I am studying procedure design manuals (TERPS, PBN 8260.58A manual, ICAO PANS-OPS 8168 manual etc.) and I haven't found any guidelines concerning altitude constraints that can be imposed on a waypoint.

Take, for example, JFK's DEEZ FIVE departure. CESID has an "AT or ABOVE 2500" altitude constraint. Is there a reason that an altitude constraint was imposed on CESID, rather than on e.g. SKORR or YNKEE?

Another example, as far as STARs are concerned, is SEA's HAWKZ SEVEN. There is a Minimum Enroute Altitude for each leg, which is more than enough both for obstacle clearance and for communication. Why did the designers decide to an "At or ABOVE FL220" at PTERA? And why at PTERA and not e.g. at KRIEG, KNGDM or WRUSL?

Can someone point me in the right direction?


1 Answer 1


Altitude limits on these procedures have to take many different things into account, including obstacle clearance and communication, but also radar coverage, separation from other procedures and airspace, the overall profile of the procedure, noise abatement, and more.

The at or above 2500 restriction on the DEEZZ is similarly included in the other SIDs at KJFK. The main reason could be that the NYPD operates helicopters out of Floyd Bennett Field below that area, and the Jamaica Bay seaplane base is also nearby. Another reason could be to keep aircraft above the approach for runways 4L and 4R, though I'm not sure they would use those at the same time. It could also help noise abatement for the homes and parks in the area.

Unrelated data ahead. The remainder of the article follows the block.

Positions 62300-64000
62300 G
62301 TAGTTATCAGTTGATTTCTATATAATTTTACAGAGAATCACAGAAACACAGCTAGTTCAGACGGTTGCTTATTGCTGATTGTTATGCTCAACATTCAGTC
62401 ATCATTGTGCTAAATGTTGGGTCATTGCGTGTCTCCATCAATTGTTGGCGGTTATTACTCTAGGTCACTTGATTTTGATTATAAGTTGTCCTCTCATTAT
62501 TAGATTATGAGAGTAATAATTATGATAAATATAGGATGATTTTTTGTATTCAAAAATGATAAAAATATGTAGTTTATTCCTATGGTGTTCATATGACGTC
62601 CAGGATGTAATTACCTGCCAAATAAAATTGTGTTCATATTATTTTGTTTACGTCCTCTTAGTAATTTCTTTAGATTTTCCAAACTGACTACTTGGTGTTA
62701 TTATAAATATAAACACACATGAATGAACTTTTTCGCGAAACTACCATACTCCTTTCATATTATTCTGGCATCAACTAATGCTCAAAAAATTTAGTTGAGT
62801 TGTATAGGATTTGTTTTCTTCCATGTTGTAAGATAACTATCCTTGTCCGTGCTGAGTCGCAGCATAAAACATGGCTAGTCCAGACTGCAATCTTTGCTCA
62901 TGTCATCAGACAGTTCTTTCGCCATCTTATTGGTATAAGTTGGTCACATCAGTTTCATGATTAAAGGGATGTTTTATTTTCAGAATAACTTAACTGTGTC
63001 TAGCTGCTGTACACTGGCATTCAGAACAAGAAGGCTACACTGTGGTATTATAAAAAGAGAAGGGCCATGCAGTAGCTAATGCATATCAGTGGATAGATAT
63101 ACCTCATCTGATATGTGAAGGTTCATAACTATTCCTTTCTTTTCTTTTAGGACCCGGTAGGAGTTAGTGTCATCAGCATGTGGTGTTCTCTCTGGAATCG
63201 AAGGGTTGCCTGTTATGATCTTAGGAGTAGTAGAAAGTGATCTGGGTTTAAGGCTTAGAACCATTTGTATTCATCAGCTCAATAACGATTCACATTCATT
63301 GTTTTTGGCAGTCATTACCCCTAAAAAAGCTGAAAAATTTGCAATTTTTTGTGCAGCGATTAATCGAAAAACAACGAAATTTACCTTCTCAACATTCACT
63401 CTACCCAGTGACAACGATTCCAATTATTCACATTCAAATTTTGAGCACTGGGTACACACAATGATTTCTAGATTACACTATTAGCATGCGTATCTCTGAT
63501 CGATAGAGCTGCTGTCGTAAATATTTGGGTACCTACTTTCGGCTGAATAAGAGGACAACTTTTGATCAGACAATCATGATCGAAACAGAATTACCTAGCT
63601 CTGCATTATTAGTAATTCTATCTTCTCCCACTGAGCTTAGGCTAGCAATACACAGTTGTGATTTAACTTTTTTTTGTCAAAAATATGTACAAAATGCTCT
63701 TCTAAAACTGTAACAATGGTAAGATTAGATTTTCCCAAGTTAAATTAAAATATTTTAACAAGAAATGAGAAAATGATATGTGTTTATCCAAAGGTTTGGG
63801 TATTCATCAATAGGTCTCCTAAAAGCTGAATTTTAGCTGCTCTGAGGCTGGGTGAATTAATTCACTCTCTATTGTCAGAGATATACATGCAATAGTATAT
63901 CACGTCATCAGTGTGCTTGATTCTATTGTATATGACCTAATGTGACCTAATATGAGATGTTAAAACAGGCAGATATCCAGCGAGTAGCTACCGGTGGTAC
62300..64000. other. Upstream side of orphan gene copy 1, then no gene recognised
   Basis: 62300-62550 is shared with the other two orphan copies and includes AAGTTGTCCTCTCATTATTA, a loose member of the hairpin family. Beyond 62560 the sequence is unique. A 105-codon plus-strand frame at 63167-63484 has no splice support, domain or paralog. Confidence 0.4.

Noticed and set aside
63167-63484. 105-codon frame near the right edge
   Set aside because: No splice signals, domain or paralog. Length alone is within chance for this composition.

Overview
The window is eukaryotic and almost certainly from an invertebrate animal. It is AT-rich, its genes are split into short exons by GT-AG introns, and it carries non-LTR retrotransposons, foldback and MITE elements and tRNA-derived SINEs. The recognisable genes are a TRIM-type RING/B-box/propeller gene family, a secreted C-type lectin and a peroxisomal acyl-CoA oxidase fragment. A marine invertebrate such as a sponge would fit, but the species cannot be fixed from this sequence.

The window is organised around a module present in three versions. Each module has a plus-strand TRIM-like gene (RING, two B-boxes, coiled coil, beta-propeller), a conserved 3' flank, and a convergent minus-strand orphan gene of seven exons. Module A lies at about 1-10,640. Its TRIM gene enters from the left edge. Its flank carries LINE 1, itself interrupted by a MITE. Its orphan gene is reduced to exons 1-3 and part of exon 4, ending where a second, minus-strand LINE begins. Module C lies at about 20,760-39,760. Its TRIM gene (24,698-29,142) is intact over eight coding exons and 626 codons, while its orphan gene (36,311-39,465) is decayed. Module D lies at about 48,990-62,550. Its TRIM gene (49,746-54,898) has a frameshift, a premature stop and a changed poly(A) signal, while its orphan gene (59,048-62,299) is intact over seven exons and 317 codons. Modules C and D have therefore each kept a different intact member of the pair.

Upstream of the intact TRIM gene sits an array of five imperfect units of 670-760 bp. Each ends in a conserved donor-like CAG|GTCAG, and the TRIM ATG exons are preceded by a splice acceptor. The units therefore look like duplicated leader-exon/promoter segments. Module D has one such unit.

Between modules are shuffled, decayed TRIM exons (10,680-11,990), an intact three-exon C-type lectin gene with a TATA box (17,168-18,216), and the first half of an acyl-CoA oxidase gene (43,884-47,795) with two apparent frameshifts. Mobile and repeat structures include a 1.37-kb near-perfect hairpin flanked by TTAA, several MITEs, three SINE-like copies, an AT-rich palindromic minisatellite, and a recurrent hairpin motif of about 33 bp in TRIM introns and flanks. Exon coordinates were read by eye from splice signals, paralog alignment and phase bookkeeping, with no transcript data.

In the case of the HAWKZ, my guess on the altitude restriction is to keep all the aircraft on those segments at approximately the same altitudes. It seems like an aircraft could be lower than FL220 at PTERA without other issues, but the lower an aircraft descends, the slower it flies, and it would become difficult to work a slower aircraft in with the faster stream of traffic at the higher altitude. This sort of restriction is not uncommon on STARs that begin relatively far out.

  • $\begingroup$ Keep in mind McChord AFB is just to the South of SEA, and that they have published high altitude instrument approach procedures that might drive keeping commercial traffic higher than terrain would otherwise dictate. $\endgroup$ Commented Jul 8, 2019 at 18:04
  • $\begingroup$ @MichaelHall KTCM is a good point, but PTERA is closer to PDX than TCM, and I don't see even high altitude procedures for either one in that area. $\endgroup$
    – fooot
    Commented Jul 8, 2019 at 18:29
  • $\begingroup$ Good point as well. Still, it's 83 NM from SEA, and a roughly 265' per NM descent gradient isn't too steep. I think the best we can do is speculate... $\endgroup$ Commented Jul 8, 2019 at 18:58

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